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Replacing bad fats, such as saturated and trans fats, with healthier ones in your diet can be good for your heart, overall health and well-being.

One way to limit the bad fat and increase the good is to examine your cooking oil. There are many varieties out there, but you should be able to cover all your cooking needs by having two options on hand – one good for baking, and one good for pan searing or sautéing.

Here is a list of cooking oils that contain healthier monounsaturated and polyunsaturated fats.

  • Canola – good for baking and stir frying
  • Corn – good for light sautéing and low-heat baking
  • Olive – best pick overall because of its health properties and flexibility in the kitchen. Use it for pan searing, baking and in dressings
  • Peanut – great for stir frying
  • Sunflower or avocado oil – for use if you must deep fry. These oils have high smoking points and are healthier than other frying oils


Blends of these oils, often sold under the name “vegetable oil,” can also be good choices. Try to limit palm oil as it is high in saturated fat. Coconut oil has recently become popular to use, and many people mistakenly believe it to be one of the healthier options. In reality, it has a lot of saturated fat.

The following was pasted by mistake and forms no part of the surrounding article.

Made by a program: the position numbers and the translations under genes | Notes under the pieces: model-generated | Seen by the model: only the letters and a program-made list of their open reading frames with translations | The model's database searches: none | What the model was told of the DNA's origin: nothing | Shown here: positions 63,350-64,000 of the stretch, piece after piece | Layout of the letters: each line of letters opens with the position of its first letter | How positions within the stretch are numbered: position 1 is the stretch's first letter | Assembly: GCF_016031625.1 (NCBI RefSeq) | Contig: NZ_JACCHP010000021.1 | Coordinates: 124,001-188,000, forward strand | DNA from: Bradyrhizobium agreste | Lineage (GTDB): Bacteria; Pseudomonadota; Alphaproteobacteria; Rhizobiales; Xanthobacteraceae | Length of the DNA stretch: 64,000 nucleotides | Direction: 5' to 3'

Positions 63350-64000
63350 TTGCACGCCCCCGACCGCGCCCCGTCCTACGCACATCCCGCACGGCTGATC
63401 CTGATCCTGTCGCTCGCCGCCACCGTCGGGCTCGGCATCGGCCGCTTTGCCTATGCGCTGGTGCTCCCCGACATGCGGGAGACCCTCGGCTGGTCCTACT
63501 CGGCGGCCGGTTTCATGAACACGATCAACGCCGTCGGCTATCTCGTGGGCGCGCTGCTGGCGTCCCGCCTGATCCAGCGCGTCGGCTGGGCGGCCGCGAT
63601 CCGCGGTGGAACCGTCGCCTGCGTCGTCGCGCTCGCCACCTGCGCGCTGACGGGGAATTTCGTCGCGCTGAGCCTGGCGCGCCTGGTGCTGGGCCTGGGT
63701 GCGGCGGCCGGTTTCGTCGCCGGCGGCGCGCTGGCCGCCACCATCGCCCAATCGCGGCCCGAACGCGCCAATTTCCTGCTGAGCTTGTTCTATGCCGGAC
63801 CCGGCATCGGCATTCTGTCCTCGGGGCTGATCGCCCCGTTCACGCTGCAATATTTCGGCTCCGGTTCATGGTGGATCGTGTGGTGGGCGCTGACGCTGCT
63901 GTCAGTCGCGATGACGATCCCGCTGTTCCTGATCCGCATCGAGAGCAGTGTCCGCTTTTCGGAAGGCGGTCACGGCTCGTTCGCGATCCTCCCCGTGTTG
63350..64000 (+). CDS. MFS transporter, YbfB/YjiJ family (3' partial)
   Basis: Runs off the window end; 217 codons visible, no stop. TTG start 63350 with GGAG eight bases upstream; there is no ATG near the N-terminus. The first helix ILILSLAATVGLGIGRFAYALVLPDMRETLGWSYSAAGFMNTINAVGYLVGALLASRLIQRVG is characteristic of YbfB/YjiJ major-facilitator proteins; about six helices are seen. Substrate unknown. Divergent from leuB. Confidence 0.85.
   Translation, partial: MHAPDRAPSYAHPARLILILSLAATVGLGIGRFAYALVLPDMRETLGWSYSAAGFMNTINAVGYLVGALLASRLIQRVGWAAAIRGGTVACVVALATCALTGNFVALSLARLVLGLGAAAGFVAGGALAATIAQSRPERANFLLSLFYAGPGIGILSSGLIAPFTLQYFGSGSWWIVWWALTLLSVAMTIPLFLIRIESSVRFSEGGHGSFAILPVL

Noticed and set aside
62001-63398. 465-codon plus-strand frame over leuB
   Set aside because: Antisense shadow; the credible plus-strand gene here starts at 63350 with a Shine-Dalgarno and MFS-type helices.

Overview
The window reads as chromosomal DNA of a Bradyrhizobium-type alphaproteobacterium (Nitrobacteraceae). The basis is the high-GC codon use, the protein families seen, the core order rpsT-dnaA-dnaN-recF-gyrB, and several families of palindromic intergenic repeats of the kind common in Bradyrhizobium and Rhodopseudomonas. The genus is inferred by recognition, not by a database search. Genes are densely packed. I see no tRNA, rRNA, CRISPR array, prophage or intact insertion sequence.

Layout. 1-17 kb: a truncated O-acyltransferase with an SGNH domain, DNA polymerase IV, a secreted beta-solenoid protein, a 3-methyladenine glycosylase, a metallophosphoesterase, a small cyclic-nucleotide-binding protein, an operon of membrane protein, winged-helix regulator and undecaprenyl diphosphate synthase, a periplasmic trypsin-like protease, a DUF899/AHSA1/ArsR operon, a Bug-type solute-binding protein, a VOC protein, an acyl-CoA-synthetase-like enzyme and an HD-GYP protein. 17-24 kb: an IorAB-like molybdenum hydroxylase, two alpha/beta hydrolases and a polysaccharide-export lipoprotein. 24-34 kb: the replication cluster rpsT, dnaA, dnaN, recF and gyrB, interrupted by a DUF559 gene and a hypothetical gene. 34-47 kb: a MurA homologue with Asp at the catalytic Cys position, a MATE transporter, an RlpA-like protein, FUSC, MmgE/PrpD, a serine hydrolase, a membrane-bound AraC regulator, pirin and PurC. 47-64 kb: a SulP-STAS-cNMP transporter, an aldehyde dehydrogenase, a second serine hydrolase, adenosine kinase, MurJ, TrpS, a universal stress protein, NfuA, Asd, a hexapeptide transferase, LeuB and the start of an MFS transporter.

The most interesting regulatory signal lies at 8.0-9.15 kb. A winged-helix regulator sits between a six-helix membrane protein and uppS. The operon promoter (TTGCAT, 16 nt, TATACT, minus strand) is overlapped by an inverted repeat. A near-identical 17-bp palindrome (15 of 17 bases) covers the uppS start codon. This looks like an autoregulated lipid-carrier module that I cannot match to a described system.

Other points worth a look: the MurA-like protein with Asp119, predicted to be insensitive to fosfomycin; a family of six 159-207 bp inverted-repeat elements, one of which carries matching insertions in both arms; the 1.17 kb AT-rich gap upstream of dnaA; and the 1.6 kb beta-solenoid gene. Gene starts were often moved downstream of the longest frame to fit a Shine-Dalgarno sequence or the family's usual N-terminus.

Remember that oil is a fat, and fat calories are still fat calories, no matter which type of oil you use. Limit the oil you use to just what is needed.

Weekly Health Tips are brought to you by UCF Health, the College of Medicine’s physician practice. Offering primary and specialty care under one roof, UCF Health treats patients age 16 and up in primary care and age 18 and up for specialty care. Most major insurance plans are accepted. Two locations are now open: the original in East Orlando at Quadrangle and University boulevards just blocks from the main UCF campus, and the newest one in Medical City at Narcoossee Road and Tavistock Lakes Boulevard. Information for both facilities can be found at, or call (407) 266-DOCS to schedule an appointment.


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